Gene Fowler, a biology professor at Pomona College and one of the pioneers in establishing Pomona’s environmental analysis program, died Nov. 1 at Pomona Valley Hospital Medical Center after suffering an illness.
Fowler, known as Doc Fowler to his colleagues and friends, joined the Pomona faculty in 1993 and taught many courses in biology. Conservation Biology and Comparative Endocrinology were among his most popular courses.
Fowler had a half-position at Pomona and taught courses at other schools as well.
Known for his commitment to the EA program at Pomona, he was instrumental in the establishment of the EA study abroad program at the University of Cape Town in South Africa.
Richard Hazlett, a geology professor at Pomona, worked closely with Fowler in the advancement of the EA program.
“Gene was certainly a human being of great conviction when it came to conservation and the need to educate people about the natural world,” Hazlett said. “I think he felt most alive and readily interested studying the environment, whether that took the form of monitoring Argentinian penguins or leading students on his spectacular trips to explore pollution issues, migratory birds and natural history around the Salton Sea.”
Fowler’s research involved the behavioral endocrinology of birds and mammals. He studied the influence of sex and stress hormones on reproductive behavior and success. For his dissertation, he studied the behavior of Magellanic penguins and their reproductive and stress endocrinology.
From 1995 to 2001, he was the director of the Robert J. Bernard Biological Field Station of the Claremont Colleges. After 2001, he remained involved in the Bernard Field Station and was the chair of the advisory committee.
Biology professor Nina Karnovsky met Fowler in the early 1990s because of their similar research interest in penguins.
“He had such incredible knowledge of so many topics. You could ask him a question about anything, and he would have the answer,” Karnovsky said. “He knew so much about the local ecology around here. It was incredibly impressive that he could recall all of this information.”
Fowler loved baseball and was a fervent San Francisco Giants fan. Karnovsky said that the baseball games she attended with Fowler were among her favorite memories.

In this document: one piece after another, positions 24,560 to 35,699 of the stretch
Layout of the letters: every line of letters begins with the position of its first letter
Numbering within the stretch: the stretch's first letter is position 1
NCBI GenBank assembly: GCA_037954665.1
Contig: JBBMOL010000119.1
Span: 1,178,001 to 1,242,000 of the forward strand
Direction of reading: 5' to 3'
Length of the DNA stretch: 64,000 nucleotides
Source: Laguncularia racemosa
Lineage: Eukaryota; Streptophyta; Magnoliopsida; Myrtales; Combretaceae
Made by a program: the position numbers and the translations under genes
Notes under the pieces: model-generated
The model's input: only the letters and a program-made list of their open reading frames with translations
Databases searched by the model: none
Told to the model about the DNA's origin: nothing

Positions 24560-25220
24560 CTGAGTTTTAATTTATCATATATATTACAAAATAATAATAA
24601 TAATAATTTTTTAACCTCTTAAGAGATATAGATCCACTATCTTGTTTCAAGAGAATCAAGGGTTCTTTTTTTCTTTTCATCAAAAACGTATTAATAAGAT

Fowler and biology professor Clarissa Cheney would organize summer student trips to Rancho Cucamonga Quakes games. An avid birder, Fowler would always seize the opportunity to bird-watch.
“He would bring his binoculars to the games because there were hawks who lived in the lights at the Quakes stadium,” Cheney said.
An accomplished musician, Fowler played the guitar and composed his own music. He played in a band with Jennifer Perry, a former professor in Pomona’s Anthropology Department, and her husband.
Biology professor Jonathan Wright spoke highly of Fowler’s character.
“He was a loyal colleague, a caring person and very upfront, honest and humble,” Wright said. “He was a person who touched the lives of a lot of people and had a lot of passion for the outdoors, conservation and sustainability.”
Fowler grew up in Davis, Calif. His father was a mammal veterinarian. He received his bachelor’s degree from California State University, Sacramento, and completed his master’s at the University of California, Berkeley, in Wildland Resource Science. He received a Ph.D. in zoology from the University of Washington.
“Like everyone else, I never imagined that Gene would pass so soon, so young,” Hazlett said. “I had hoped that he might team up with me in writing an environmental science textbook for Oxford University Press, still in the planning stages. I’d hoped he might, in fact, one day co-teach Food, Land and the Environment at our organic farm with me. There is no arguing the hand of fate, however. His life and promise simply meant much for many of his colleagues, and I hope that he recognized this to the end.”
Fowler is survived by his wife, Cynthia Peters; his son, Zachary; his parents, Murray and Audrey Fowler; his siblings, Janet Akema, Linda Allen, Tricia Craft and Alan Fowler; and their families.
Fowler will be honored at a “celebration of life” in Bridges Hall of Music Nov. 24 at 2 p.m., followed by a reception. In lieu of flowers, the family has asked that donations in Fowler’s memory go to either the Claremont Educational Foundation or the California State Parks Foundation.